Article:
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Small Change Reader’s Guide

By Elizabeth Hay

Small Change by Elizabeth Hay

READERS GUIDE

Elizabeth Hay’s Small Change was first published in 1997. It propelled Hay into the spotlight of the Canadian literary scene, being shortlisted that year for the Governor General’s Award, the Trillium Award and the Rogers Communications Writers’ Trust Fiction Award. Prior to the publication of Small Change, Hay had published three books – Crossing the Snow Line (1989), a first book of short stories, and two works of creative non-fiction, The Only Snow in Havana (1992) and Captivity Tales: Canadians in New York (1993). But it was Small Change‘s twenty delicately linked short stories, stories that focused on the theme of friendship, love and betrayal, that gained her a wider readership.

Beth, Hay’s narrator, looks back at her life and at the friendships and relationships that have been so important to her in the different places that she has lived as an adult and as a child. From her longstanding New York friendship with Maureen to friendships conducted by letter, through long-distance telephone calls or brief encounters in coffee shops, these poignant vignettes create a fascinating portrait of a woman, and a creative writer, that is at once captivating and deeply disturbing.

What makes Small Change such an original book is Hay’s craftsmanship as a writer as well as the originality of her perspective. She has created in these stories a sense of detachment from her subject, reminiscent of writers like Anton Chekhov and Alice Munro, at the same time as inventing an accessibly engaging voice for her narrator that is extraordinarily intimate. Using epigraphs from Noel Coward and Toni Morrison to lead the way, Hay not only guides readers into the midst of what is for many intensely personal and deeply emotional territory but also, and quite deliberately, blurs the line between Beth and Hay herself as author. Small Change is a probing and urgent exploration of the place that friendship plays in our lives. It makes us take another look at ourselves – the emotions and behaviour that get triggered when friendship fails; the anger, pettiness, confusion and regret that such failure stirs.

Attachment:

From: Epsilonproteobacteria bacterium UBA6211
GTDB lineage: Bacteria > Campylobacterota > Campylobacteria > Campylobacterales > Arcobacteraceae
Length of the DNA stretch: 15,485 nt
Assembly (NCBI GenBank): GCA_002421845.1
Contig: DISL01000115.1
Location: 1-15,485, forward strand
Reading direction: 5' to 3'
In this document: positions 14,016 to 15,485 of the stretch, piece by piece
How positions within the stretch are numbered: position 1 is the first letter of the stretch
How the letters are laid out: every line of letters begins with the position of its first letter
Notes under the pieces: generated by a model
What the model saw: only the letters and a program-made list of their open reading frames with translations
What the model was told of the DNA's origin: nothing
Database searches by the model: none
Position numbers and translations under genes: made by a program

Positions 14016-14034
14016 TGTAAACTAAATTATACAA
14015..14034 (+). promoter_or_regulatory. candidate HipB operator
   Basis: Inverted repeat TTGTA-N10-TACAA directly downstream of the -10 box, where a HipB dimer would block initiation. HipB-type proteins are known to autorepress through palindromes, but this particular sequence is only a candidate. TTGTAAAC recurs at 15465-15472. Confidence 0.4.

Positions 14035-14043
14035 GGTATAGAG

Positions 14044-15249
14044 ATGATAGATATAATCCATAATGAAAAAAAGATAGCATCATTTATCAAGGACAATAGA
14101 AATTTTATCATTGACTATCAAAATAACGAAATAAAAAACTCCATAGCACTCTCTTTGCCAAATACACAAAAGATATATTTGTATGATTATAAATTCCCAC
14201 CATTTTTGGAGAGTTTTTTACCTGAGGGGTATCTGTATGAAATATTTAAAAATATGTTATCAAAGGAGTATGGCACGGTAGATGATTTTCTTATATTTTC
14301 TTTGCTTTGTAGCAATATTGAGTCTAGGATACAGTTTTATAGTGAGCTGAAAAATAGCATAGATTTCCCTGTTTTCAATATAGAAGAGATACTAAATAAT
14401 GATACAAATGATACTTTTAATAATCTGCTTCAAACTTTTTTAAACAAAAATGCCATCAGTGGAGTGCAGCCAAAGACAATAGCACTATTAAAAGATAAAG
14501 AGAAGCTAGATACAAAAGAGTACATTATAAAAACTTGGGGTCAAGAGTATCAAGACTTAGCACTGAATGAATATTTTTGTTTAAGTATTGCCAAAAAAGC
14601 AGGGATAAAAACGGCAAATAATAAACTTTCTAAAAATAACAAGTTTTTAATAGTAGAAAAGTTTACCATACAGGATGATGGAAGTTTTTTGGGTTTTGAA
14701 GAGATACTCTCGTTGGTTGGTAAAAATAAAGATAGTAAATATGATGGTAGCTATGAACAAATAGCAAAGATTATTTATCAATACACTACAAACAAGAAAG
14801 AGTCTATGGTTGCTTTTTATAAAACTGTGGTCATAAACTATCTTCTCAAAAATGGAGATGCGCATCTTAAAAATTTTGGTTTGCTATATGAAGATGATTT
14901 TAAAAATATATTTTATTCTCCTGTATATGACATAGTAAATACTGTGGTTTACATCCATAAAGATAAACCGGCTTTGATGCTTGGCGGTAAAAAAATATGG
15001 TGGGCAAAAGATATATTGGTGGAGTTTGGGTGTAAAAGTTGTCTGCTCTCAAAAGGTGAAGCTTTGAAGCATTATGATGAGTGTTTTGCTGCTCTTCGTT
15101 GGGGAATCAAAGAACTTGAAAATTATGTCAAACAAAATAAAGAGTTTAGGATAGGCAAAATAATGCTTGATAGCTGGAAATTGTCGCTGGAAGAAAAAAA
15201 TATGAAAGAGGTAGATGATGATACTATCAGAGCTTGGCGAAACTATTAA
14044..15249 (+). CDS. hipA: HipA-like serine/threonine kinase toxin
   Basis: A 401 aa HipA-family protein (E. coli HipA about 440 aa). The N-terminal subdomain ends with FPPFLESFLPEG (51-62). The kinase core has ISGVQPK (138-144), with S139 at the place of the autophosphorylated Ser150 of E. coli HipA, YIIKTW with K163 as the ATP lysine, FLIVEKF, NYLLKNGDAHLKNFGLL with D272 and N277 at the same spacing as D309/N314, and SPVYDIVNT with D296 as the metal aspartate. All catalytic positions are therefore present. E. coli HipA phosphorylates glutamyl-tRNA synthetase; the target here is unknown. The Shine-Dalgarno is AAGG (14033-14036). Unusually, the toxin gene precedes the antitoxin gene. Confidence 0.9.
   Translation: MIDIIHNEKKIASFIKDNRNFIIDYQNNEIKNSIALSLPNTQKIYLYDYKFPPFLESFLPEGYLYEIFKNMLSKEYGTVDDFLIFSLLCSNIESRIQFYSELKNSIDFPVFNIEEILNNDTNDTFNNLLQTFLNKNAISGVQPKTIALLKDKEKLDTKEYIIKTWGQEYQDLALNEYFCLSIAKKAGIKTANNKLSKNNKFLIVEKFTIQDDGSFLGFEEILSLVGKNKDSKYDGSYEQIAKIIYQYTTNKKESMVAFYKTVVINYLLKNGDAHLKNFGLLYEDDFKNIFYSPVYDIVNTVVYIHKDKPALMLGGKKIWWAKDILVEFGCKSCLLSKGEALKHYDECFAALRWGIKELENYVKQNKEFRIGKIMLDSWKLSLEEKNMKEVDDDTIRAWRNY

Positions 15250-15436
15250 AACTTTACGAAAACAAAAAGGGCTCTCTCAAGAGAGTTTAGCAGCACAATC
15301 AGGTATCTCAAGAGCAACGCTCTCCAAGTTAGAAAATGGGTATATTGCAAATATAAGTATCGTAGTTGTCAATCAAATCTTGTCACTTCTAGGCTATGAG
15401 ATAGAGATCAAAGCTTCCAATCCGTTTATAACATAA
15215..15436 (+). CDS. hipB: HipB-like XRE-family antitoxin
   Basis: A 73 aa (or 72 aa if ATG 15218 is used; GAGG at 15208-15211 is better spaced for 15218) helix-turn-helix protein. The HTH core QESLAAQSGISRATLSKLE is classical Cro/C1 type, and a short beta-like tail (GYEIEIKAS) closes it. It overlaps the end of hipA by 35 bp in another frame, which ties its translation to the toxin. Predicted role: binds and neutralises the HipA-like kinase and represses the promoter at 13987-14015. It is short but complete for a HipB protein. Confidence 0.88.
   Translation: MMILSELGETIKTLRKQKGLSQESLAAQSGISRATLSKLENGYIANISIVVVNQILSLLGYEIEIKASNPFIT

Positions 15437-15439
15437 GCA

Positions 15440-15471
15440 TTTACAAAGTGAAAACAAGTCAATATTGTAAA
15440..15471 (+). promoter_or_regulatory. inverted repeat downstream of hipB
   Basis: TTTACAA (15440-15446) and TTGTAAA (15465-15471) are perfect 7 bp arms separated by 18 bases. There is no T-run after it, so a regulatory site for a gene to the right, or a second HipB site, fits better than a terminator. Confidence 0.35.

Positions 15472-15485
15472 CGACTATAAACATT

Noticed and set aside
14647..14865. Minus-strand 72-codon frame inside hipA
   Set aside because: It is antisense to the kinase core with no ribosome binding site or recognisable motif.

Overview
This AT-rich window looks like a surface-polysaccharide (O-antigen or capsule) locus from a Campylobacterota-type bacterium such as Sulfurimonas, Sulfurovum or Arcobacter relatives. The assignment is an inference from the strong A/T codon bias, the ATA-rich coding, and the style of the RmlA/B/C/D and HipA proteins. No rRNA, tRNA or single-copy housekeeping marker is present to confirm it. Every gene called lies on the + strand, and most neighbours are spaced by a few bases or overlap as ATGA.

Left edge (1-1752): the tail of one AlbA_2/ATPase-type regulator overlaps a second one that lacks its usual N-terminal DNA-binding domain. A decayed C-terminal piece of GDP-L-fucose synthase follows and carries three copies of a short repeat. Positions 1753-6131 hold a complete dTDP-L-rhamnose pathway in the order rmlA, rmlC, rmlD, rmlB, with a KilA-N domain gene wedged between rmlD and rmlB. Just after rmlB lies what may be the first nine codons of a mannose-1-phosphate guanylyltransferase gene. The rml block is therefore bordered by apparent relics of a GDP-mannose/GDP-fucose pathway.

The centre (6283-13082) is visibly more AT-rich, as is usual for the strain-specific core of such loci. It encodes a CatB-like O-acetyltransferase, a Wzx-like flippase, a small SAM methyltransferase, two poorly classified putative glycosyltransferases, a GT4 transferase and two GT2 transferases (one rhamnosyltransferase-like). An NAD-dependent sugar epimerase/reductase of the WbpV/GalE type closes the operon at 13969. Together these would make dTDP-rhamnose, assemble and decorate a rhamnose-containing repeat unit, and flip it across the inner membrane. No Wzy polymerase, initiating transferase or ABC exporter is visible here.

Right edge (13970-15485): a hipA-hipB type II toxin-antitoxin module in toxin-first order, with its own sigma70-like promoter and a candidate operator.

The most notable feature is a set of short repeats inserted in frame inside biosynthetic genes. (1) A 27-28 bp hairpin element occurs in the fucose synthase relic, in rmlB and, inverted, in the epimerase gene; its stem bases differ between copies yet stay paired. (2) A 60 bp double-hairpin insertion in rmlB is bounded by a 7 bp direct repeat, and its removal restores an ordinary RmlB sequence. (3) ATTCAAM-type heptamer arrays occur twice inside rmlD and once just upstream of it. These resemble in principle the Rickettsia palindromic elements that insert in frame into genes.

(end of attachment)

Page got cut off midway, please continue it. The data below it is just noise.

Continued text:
Introduction

These twenty superbly crafted linked stories navigate the difficult realm of friendship, charting its beginnings and ends, its intimacies and betrayals, its joys and humiliations. A mother learns something of the nature of love from watching her young daughter as she falls in and out of favour with a neighbourhood girl. An intricate story of two women reveals a friendship held together by the steely bonds of passivity. A chance sighting in a library prompts a woman to recall the "unconsummated courtship" she was drawn into by a male colleague. With trenchant insight, uncommon honesty, and dark humour, Elizabeth Hay probes the precarious bonds that exist between friends. The result is an emotionally raw and provocative collection of stories that will resonate with readers long after the final page.

Questions and Topics for Discussion

1. After reading Small Change, discuss the role that the epigraphs from Noel Coward and Toni Morrison play in acting as road maps through the terrain that Small Change explores. You might want to discuss, for example, whether the epigraph from Noel Coward is or is not an adequate description of Beth. The quote from Toni Morrison seems to suggest that a degree of play-acting is necessary to create the right kind of impression in conducting our relationships. Discuss the search for a balance between honesty and self-protection in the friendships portrayed in the book.

2. Look at the stories that focus on Beth’s intense friendship with Maureen, including "The Friend" and "Cézanne in a Soft Hat," and compare them with stories that chronicle other friendships – with Carol in "The Fight," Leonard in "Sayonara," and Leah in "Purge Me with Hyssop" – and compare the differences in Beth’s connections with each of these characters. What does Beth expect from friendship? How aware is she of her own failings as a friend?

3. Beth’s friendship with Maureen is the most fully described of her adult friendships, but her attitudes to friendship grow out of her own childhood experiences. Compare the Maureen stories with Beth’s recounting of her daughter’s difficult friendship with Joyce in "Hand Games."

4. One of Beth’s issues with Maureen is her passivity – Maureen, for example, stays with her painter husband, Danny, even after he is clearly unfaithful to her and, even more disturbing, risks her own life by sleeping with him after she suspects he is HIV-positive. What does Beth see in herself that makes her react so strongly to Maureen’s passivity? What does she learn about passivity? And about herself?